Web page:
Atalanta in The Hill: "A new hurdle for female politicians in the digital age"
20 March 2018 · 1 min read
“It’s tempting to see this [online abuse] as just a technological problem that social media companies bear the responsibility to address” writes Atalanta Founder & CEO Eva Barboni in a recent op-ed for The Hill. Based on findings from Atalanta’s most recent report, “(Anti)Social Media: The Benefits and Pitfalls for Female Politicians,” the op-ed addresses the impact of online abuse on female politicians. She writes:
What is said online reflects what people think and feel offline. The toolset we used for our research — BrandsEye, an opinion-mining company headquartered in Cape Town, South Africa — was used to accurately predict the outcomes of both the Brexit vote and the 2016 U.S. presidential election, illustrating the power of online sentiment-mining to expose underlying public opinion…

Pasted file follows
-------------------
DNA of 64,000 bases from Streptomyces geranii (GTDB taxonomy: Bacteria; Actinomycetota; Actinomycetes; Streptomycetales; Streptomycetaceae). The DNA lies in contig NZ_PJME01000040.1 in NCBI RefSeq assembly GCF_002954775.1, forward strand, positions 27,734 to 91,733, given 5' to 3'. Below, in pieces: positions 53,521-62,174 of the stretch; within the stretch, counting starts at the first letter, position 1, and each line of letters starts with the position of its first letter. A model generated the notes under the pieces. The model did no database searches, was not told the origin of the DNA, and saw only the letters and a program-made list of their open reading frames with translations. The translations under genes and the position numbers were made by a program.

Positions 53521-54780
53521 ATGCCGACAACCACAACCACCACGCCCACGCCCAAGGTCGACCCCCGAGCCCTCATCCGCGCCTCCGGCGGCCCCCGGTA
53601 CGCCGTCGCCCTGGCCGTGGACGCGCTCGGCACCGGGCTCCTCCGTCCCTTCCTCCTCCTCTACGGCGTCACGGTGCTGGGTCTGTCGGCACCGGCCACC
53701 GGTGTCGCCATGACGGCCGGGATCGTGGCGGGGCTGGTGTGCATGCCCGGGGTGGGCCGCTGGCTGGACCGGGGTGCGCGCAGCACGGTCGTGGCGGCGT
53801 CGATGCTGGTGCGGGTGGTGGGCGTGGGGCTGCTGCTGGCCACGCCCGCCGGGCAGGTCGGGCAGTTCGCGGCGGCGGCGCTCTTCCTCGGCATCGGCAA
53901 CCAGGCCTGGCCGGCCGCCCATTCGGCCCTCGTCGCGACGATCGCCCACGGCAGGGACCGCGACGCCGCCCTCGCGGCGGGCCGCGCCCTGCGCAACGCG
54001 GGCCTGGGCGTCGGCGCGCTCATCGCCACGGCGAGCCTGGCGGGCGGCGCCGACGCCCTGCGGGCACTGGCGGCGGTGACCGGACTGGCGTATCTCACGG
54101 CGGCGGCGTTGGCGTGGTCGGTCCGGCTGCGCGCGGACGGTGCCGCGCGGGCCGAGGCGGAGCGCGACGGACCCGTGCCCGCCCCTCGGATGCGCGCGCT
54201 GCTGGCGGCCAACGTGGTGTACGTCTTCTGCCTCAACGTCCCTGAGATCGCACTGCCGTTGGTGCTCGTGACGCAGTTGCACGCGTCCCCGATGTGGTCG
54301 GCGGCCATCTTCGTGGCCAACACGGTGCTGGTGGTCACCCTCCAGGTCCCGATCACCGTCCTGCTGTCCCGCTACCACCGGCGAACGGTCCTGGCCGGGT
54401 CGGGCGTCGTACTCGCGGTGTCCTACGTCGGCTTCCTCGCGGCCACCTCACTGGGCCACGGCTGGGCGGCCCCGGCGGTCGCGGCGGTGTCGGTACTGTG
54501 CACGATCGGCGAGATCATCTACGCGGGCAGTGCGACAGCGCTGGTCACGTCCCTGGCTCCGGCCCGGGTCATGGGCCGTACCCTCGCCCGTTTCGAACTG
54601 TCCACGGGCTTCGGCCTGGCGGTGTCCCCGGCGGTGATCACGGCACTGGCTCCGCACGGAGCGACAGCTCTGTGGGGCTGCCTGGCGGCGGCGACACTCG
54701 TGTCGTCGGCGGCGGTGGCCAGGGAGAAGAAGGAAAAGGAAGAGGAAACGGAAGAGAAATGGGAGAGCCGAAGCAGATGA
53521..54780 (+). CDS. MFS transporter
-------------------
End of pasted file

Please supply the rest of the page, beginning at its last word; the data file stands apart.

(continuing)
Social media has simultaneously made it easier than ever to access politicians, while distancing people from viewing them as real human beings.
Many of the women with whom we spoke told us that the harassment has a detrimental effect on their professional and personal lives. From delegitimizing them as leaders, to curbing what they say and share online, to forcing them to implement security measures in the face of credible threats, it takes a heavy toll. And, for women who haven’t yet stuck their head above the parapet, the prospect of online abuse and threats can make them think twice.
Read more in The Hill.